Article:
Note This is a rapidly changing issue, so check back for updates.
Governor Abbott's Executive Order GA-38, which prohibits school districts from requiring face coverings, is back in place after the 5th U.S. Circuit Court of Appeals stayed a previous federal order prohibiting the ban. Paragraph 4 of GA-38 states:
no governmental entity, including a [...] school district [...] may require any person to wear a face covering or to mandate that another person wear a face covering.
The 5th Circuit order allows the school mask mandate ban to remain in effect until the court issues a final ruling on the case. The initial suit was filed by Disability Rights Texas, an advocacy group. The group argues that the school mask mandate ban violates the Americans with Disabilities Act because it prevents children with disabilities from accessing public education. Previously, the school mask mandate ban was overturned by a ruling in the U.S. District Court for the Western District of Texas.
The U.S. Department of Education's Office for Civil Rights (OCR) has also announced that they have opened a civil rights investigation. The investigation will determine if the Texas mask policy violates federal law by keeping students with disabilities from accessing safe, in-person education. OCR issued a letter to TEA announcing the investigation on September 21st, 2021.
The Texas Education Agency (TEA) is the state agency tasked with overseeing public education for grades K-12 in Texas, with oversight of both independent school districts and charter schools. As schools reopen for in-person learning this fall, TEA has issued guidance on various COVID-19 related issues that affect public schools in Texas. At the federal level, the U.S. Department of Education and the Centers for Disease Control & Prevention have also issued guidance for K-12 schools.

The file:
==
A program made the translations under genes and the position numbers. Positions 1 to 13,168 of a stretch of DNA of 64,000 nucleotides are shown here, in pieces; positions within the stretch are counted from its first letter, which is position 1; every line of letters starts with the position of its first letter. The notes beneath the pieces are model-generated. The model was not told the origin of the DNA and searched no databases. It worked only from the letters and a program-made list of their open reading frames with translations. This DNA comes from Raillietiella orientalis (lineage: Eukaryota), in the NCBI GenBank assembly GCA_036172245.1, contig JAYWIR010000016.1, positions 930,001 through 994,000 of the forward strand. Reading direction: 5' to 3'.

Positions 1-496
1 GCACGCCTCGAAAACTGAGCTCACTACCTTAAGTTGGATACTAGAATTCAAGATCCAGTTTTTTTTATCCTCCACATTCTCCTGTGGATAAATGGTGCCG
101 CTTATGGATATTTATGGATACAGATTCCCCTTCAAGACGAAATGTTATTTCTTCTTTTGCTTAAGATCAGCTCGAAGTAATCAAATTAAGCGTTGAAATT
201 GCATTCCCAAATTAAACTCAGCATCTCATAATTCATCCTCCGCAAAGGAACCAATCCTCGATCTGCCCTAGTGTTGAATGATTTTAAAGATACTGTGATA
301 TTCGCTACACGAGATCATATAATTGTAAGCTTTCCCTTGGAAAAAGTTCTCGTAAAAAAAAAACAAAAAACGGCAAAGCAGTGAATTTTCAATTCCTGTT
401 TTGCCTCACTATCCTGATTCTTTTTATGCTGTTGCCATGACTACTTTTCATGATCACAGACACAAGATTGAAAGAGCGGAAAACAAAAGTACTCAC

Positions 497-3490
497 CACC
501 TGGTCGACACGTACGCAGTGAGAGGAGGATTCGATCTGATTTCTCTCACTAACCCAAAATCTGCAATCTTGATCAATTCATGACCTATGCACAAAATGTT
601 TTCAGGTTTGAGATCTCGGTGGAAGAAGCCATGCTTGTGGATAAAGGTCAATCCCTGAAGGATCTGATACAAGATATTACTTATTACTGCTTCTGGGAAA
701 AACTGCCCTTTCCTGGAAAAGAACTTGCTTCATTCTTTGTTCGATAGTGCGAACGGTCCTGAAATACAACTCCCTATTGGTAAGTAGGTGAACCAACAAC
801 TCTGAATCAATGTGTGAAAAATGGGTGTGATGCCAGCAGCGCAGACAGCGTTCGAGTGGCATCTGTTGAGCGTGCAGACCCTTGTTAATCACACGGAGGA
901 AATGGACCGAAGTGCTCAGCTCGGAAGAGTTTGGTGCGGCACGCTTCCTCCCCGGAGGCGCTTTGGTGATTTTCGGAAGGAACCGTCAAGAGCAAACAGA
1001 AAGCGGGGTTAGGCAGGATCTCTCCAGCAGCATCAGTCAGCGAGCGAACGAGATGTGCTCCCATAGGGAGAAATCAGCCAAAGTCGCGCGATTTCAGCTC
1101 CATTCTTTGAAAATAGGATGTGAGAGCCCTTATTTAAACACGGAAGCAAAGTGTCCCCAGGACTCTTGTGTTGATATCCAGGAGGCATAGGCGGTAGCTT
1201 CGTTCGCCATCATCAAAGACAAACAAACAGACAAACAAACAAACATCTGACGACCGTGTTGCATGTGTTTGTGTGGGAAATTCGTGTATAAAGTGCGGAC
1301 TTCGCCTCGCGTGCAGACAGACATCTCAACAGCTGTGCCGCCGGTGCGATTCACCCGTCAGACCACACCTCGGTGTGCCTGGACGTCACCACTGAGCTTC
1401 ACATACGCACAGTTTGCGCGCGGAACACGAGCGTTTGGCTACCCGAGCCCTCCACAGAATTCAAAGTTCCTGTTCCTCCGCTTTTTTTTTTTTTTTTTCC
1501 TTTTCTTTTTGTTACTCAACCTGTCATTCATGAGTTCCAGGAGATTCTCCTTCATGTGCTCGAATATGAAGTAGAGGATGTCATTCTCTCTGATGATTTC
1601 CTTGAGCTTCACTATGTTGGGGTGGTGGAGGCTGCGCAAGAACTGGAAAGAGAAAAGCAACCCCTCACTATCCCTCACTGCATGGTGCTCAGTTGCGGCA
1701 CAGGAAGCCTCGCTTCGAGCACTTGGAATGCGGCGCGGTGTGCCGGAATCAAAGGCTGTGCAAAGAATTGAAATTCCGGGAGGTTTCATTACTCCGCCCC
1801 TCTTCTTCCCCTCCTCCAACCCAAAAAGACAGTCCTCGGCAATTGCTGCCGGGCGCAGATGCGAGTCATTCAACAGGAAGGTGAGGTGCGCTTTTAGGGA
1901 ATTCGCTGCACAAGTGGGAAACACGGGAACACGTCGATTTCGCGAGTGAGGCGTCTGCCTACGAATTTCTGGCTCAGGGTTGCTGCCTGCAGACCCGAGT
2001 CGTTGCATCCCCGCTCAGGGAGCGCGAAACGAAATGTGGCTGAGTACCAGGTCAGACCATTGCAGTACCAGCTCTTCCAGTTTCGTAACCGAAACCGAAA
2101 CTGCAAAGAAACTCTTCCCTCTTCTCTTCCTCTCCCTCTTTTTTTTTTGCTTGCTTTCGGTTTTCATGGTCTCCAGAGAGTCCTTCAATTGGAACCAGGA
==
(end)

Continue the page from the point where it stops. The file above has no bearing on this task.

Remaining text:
Most independent school districts have also created their own back-to-school plans that outline the school's safety protocols, so be sure to check the school district's website or contact them directly for a copy of these plans.
The TEA has issued guidance on COVID-19 related leave options and teacher resignations over in-person teaching assignments. See the Employment page of this guide for information on workplace safety requirements including OSHA standards, how to report unsafe working conditions, and more.
The TEA recently issued guidance [PDF] that allows schools to offer remote conferencing for up to 20 days to students who have been exposed or tested positive for COVID-19. Some students may be eligible for remote conferencing for a longer period of time. This option will remain for the entire 21-22 school year. Remote conferencing is defined as "two-way, real-time/live virtual instruction between teachers and students" and cannot be taught by a teacher who is teaching in-person students simultaneously.
House Bill 1468 would have provided state funding for school districts' remote learning options, but this bill failed to pass during the 87th Regular session. As a result, many Texas school districts canceled their plans for offering more remote learning options during the 21-22 school year. It's a good idea to check the school district's policy for more information. Additionally, some school districts may partner with the Texas Virtual School Network to offer full-time remote instruction.